Delayed arrival of new operators Madrid-Andalusia: the link to old signalling

Source: SNCF / Ouigo Credit: Ricard Duran Agustí

The arrival of new competitors in Spain between Madrid and Córdoba and Málaga in the southern region of Andalusia will not be this summer, and probably not this year, as planned. The delay in operating in competition on the country’s first high-speed line is the result of signalling that is incompatible with current standards.

The Iryo-trains from new operator ILSA, has already announced that it will have to wait until 2023 before it starts operating the line between Madrid and Andalusia. The French company Ouigo España, which has started services between Madrid and Barcelona, was theoretically planning to operate on this route. The SNCF subsidiary is therefore considering delaying its arrival for at least two more years.

In the end, only Renfe, with both its AVEs and Avlo, is currently technically capable of operating on this high-speed link.

Old signalling

Last December, Adif, the Spanish railway infrastructure manager, undertook a series of essential works to modernise the high-speed line between Madrid and Seville, the oldest in Spain. The Madrid-Seville high-speed line, which has been in service for almost 30 years, was the first high-speed line to be opened in Spain in April 1992. But at the time, in the absence of European signalling standards, the Spanish had to choose what was available on the market. It was the German LZB system that was implemented on this line.

This signalling system is only compatible with trains equipped with on-board systems that are work with LZB. Only Renfe has it. The equipment is no longer built and is not available on the market. Renfe’s high-speed trains currently run on this high-speed track without any problems. However, the Alstom Euroduplex high-speed trains of Ouigo España cannot be equipped with the old LZB system in any case.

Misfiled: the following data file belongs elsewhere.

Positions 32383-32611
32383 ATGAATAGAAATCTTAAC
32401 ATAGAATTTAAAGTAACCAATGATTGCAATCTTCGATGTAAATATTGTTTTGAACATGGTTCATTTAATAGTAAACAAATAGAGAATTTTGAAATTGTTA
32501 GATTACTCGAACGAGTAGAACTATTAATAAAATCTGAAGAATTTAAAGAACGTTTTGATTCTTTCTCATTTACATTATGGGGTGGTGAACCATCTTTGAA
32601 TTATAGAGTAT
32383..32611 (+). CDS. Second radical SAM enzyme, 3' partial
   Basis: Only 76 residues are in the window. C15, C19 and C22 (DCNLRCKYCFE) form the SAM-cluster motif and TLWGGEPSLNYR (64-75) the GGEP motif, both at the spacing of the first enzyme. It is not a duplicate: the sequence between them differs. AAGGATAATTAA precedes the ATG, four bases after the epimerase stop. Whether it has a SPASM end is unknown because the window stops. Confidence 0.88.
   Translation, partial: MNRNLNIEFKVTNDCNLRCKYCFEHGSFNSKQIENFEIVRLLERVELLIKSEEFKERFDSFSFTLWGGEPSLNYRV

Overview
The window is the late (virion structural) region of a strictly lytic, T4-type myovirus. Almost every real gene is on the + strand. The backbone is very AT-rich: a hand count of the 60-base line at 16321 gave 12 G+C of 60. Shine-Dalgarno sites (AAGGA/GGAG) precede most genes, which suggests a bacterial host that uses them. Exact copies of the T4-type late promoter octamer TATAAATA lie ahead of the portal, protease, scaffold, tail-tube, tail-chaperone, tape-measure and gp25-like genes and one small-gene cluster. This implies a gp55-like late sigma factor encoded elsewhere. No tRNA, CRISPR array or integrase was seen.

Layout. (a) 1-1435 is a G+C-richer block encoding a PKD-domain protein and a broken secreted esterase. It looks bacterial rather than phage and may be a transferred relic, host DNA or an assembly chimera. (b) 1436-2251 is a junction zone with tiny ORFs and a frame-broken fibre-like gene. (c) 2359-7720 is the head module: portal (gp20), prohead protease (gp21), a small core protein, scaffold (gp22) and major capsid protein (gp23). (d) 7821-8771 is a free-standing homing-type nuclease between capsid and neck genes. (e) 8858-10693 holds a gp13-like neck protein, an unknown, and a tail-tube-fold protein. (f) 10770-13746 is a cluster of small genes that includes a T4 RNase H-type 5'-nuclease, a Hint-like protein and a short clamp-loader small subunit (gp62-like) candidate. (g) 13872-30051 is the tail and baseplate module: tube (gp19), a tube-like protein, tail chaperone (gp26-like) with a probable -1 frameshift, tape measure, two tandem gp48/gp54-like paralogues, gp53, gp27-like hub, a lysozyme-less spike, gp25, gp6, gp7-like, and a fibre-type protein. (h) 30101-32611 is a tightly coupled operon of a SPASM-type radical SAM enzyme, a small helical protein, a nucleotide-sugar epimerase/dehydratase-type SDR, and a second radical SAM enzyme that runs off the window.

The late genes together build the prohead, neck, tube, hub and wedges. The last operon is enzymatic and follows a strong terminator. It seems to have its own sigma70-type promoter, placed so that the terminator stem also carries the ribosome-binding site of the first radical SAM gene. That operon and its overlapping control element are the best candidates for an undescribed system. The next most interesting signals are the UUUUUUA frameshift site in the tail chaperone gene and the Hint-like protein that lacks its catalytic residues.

It is this setback that has forced Ouigo to delay its arrival in Andalusia. The adaptation work will not be completed before 2026, but the French subsidiary hopes to be able to operate the line at least by the end of 2023 or the beginning of 2024.

European standard

The branch from Cordoba to Malaga is more recent and already has ETCS level 2, the European digital signalling standard. Adif has therefore planned to deploy ERTMS Level 2 on the “old” Madrid-Cordoba section in two phases: the first between Madrid and Cordoba, and the second between Cordoba and Seville.

Renfe maintains that it will try to have the Avlo service up and running by 2022, but Spanish commentators believe it is highly likely that the project will be delayed until 2023, when Iryo would launch its very first trains. This gives the Spanish incumbent a free hand for about two years to fine-tune its pricing policy.

High-speed hub

When cheaper competitors do arrive, Cordoba could become a low-cost high-speed hub. Competitor Iryo has announced that all trains running between Madrid and Seville, and between Madrid and Malaga, will stop in Cordoba. This means nine frequencies to and from Seville and all seven to and from the Costa del Sol.

It is not yet known what Ouigo España’s exact plans are, such as the amount of return trips, nor those of Renfe, which already has abundant AVE traffic. Its Avlo, the low-cost AVE, would not be launched immediately to Seville and Malaga.

Read more:

Author: Frédéric de Kemmeter

Frédéric de Kemmeter is signalling technician and railway policy observer.

Add your comment

characters remaining.

Log in through one of the following social media partners to comment.